Minaret of Jam

Minaret Jami

Minaret Jami

This is the Minaret of Jam. It’s about a 4 hour drive northeast of Herat on the road to Chist-e Sherif.  The tower has the Sura of Miriam inscribed on mud brick mosaic tiles on it’s outer surface.  The sura of Miriam is the story of the mother of Jesus as told in the Qur’an.  Very little is known for certain about the origins of the tower.  Only that it is an ancient relic dating to sometime around the Ghurid Dynasty of Afghanistan’s history.

he Minaret of Jam is a UNESCO World Heritage Site in western Afghanistan. It is located in the Shahrak DistrictGhor Province, by the Hari River. The 65-metre highminaret, surrounded by mountains that reach up to 2400m, is built entirely of baked-bricks. It is famous for its intricate brick, stucco and glazed tile decoration, which consists of alternating bands of kufic and naskhi calligraphy, geometric patterns, and verses from the Qur’an (the surat Maryam, relating to Mary, the mother of Jesus). For centuries, the Minaret was forgotten by the outside world until rediscovered in 1886 by Sir Thomas Holdich, who was working for the Afghan Boundary Commission. It did not come to world attention, however, until 1957 through the work of the French archaeologists André Maricq and Wiet. Herberg conducted limited surveys around the site in the 1970s, before the Soviet invasion of 1979 once again cut off outside access. The archaeological site of Jam was successfully nominated as Afghanistan’s first World Heritage site in 2002. It was also inscribed in UNESCO’s list of World Heritage Sites in Danger, due to the precarious state of preservation of the minaret, and results of looting at the site.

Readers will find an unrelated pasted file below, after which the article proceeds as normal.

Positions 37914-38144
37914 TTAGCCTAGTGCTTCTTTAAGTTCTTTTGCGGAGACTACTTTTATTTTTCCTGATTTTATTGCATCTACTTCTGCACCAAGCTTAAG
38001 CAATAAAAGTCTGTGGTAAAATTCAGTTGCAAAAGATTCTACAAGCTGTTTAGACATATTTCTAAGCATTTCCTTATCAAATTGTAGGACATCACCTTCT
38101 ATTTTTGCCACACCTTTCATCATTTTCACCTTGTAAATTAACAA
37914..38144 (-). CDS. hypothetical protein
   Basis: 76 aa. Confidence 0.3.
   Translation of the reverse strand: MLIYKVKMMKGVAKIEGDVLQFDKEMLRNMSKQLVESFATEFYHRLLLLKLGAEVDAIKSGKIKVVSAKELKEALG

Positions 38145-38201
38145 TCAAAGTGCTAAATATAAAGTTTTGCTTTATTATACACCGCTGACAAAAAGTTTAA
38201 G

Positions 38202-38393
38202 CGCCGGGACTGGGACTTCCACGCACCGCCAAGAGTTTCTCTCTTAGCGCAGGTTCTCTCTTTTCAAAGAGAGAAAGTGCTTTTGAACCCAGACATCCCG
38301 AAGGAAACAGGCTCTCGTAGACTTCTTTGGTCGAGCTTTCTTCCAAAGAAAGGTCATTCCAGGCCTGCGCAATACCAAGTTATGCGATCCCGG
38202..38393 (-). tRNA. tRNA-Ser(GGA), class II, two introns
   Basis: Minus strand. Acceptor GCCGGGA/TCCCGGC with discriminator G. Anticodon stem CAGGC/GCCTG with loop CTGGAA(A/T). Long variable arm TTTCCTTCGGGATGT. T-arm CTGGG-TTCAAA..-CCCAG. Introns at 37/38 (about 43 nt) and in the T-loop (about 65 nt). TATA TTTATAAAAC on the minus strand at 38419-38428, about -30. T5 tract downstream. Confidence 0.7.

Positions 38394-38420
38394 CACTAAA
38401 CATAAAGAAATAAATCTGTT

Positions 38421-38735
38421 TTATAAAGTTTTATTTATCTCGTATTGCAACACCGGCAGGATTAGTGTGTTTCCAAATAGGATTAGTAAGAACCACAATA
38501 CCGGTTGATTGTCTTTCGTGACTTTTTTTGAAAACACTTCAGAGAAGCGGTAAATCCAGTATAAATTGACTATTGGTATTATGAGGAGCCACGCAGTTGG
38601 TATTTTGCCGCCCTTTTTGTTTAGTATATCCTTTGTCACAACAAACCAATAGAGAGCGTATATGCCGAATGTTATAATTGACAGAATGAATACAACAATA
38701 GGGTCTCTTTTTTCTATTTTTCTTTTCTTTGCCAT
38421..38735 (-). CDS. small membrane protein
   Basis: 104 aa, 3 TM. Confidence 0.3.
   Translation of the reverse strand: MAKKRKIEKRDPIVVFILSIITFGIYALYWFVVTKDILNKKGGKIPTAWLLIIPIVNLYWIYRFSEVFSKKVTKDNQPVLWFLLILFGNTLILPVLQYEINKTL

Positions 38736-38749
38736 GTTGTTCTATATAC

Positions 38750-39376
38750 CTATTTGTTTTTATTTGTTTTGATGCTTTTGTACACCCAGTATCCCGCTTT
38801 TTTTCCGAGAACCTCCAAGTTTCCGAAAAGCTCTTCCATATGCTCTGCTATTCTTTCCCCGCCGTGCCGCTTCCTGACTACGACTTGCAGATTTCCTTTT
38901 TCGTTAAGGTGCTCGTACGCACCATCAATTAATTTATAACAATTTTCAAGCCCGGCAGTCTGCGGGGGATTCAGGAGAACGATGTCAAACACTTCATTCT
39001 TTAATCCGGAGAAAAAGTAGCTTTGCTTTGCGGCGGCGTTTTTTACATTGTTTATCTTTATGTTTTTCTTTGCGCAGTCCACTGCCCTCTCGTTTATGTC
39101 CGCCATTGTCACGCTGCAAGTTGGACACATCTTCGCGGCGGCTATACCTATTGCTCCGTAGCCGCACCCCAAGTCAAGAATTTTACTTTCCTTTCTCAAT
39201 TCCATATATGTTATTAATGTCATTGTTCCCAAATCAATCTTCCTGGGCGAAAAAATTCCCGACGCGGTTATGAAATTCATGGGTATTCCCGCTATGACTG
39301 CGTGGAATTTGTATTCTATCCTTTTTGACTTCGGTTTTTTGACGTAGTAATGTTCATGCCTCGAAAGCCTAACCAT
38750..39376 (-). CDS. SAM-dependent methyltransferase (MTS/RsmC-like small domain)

The photos below were taken by an Afghan friend and colleague a few years ago.  He actually took them with a cell phone camera.  Great photos for a cell cam.  At the time, he was working with the Province Governor as a liaison for NGOs.  He and a few friends climbed in a 4WD and took the 8 hour trek over some nasty terrain to visit the Minaret.  They came south and west from the city of Chagcharan which is the capital district of Ghor Province.  Ghor Province is a part of Herat Region which is where I am working at the moment.

It would be amazing if I were able to visit the Minaret of Jam myself and get out to Chist-e Sherif which is a few hours drive from the area where the Minaret was built.  Alas, it is a treacherous drive and if the terrain doesn’t get you, the taleban or bandits might give it a go.  Perhaps, I will get my chance at some future time.  As for now, it is not to be…

I just returned from Ghor where I picked up this carpet depicting the Minaret. (21 October 2009)

jamchorat rug